This is from 2012, the only Opening Day set from the last four years that I didn't buy a box of. Thus, I don't know the 2012 inserts too well, but I'm not at all surprised to see great insert sets from that year as well. The one is called "Elite Skills", and each card focuses on an advanced topic of baseball, such as "fielding a grounder", "catching a foul ball", "hitting the cut off" and other skills that a ballplayer of almost any age can use to improve their game.

This one of CarGo "Playing The Ivy" really only applies to those that have already reached the majors. Any little leaguer ought to know how to execute a rundown, but knowing the outfield ground rules at Wrigley is valuable knowledge to just a hundred or so guys. But I see their point; knowing the ground rules or how to play the quirks of a particular field (since only the diamond's dimensions are set in stone) can give you a valuable advantage in any setting.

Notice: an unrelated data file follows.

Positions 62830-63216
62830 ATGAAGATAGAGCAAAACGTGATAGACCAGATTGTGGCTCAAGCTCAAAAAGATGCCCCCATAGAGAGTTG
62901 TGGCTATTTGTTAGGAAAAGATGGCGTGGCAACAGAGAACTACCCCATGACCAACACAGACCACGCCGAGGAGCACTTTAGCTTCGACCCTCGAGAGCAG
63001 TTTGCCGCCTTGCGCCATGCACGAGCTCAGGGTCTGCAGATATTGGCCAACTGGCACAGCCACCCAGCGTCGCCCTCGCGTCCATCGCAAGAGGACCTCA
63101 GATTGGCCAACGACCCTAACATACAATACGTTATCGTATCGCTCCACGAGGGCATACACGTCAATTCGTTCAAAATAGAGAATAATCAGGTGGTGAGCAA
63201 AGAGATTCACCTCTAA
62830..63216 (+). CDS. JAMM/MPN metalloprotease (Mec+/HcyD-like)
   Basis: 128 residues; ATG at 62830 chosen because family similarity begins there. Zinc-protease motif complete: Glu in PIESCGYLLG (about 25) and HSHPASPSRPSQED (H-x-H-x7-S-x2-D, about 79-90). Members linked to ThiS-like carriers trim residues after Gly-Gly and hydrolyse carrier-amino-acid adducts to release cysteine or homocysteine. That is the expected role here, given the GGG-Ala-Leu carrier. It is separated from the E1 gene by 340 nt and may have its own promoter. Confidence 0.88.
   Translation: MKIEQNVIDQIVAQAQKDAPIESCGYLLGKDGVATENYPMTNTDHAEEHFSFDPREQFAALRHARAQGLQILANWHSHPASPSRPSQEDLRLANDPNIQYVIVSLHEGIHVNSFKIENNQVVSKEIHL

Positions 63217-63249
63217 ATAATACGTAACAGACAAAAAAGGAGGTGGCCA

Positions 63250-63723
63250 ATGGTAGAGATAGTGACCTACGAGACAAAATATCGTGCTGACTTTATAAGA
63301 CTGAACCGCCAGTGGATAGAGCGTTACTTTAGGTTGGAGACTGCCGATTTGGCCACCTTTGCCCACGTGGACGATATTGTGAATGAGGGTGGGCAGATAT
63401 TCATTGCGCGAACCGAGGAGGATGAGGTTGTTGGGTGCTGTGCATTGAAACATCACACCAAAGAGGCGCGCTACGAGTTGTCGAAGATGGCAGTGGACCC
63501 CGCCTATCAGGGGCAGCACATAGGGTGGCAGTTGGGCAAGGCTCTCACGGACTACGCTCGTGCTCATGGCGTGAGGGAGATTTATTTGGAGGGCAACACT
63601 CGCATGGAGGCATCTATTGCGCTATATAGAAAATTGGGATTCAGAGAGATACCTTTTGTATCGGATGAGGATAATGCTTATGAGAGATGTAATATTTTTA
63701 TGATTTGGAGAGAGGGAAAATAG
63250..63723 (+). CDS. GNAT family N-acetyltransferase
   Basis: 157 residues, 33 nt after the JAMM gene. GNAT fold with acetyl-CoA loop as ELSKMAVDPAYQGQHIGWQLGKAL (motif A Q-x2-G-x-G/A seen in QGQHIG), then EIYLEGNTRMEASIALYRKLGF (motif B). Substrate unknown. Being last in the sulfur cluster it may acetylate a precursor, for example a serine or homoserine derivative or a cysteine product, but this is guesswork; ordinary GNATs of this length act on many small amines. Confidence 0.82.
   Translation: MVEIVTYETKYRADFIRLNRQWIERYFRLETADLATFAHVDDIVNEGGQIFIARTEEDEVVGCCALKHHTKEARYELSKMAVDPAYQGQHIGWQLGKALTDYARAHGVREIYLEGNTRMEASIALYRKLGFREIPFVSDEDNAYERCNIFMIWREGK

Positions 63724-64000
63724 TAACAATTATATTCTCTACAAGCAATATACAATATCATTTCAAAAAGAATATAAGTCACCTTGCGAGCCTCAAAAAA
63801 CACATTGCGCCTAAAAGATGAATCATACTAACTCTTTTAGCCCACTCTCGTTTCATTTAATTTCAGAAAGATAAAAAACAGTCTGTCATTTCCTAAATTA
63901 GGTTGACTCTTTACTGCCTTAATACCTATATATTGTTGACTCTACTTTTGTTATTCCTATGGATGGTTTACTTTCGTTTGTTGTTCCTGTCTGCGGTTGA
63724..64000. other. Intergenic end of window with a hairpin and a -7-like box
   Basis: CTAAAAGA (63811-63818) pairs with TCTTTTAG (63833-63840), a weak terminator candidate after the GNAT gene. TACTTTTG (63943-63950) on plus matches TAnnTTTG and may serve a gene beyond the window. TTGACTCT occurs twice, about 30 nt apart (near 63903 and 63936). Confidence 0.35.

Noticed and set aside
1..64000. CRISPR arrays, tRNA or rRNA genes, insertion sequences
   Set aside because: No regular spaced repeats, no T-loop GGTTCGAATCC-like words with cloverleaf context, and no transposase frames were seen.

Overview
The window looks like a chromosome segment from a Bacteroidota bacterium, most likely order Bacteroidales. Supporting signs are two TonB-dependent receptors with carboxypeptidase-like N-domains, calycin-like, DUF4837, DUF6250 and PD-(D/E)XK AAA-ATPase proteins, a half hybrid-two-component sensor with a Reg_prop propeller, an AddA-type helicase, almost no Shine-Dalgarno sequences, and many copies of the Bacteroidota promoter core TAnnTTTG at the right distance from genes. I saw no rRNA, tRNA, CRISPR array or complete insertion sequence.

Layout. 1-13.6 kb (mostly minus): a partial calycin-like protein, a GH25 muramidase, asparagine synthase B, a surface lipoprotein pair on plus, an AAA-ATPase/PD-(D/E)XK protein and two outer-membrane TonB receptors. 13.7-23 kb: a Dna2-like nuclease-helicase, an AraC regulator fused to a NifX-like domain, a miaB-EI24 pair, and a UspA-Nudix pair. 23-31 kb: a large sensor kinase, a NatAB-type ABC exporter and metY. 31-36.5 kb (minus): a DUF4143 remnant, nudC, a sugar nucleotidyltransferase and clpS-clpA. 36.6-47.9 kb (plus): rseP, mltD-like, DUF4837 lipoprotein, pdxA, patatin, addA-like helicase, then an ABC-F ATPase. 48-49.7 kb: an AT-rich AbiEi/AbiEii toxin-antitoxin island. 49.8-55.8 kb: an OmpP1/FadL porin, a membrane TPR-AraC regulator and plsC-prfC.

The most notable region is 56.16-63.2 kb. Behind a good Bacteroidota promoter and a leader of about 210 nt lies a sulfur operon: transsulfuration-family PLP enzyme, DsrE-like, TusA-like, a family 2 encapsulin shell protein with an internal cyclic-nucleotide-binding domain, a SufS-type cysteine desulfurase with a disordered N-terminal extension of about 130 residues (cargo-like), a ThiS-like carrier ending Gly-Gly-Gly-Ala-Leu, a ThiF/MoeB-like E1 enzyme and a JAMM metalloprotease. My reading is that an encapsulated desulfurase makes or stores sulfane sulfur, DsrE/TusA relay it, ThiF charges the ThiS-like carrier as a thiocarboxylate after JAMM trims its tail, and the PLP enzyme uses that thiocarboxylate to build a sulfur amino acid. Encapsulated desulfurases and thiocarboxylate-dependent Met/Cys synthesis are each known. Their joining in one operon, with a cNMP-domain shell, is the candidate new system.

2008 Stadium Club #4 Todd Helton
Even those who possess elite skills need to practice, practice, practice. Todd Helton, the only Rockie to have his number retired, takes batting practice like any Major Leaguer. I took golf lessons once, and we were told that golf superstar Phil Mickelson won't leave the practice green until he sinks one hundred consecutive three-foot putts.

Cue the putting drill, and a fellow student's comment of "I wish I could make one in a row!"

Back to Helton, that BP card is from 2008 Stadium Club, which didn't earn nearly as much love as the recent 2014 release, but still featured some pretty great photography regardless.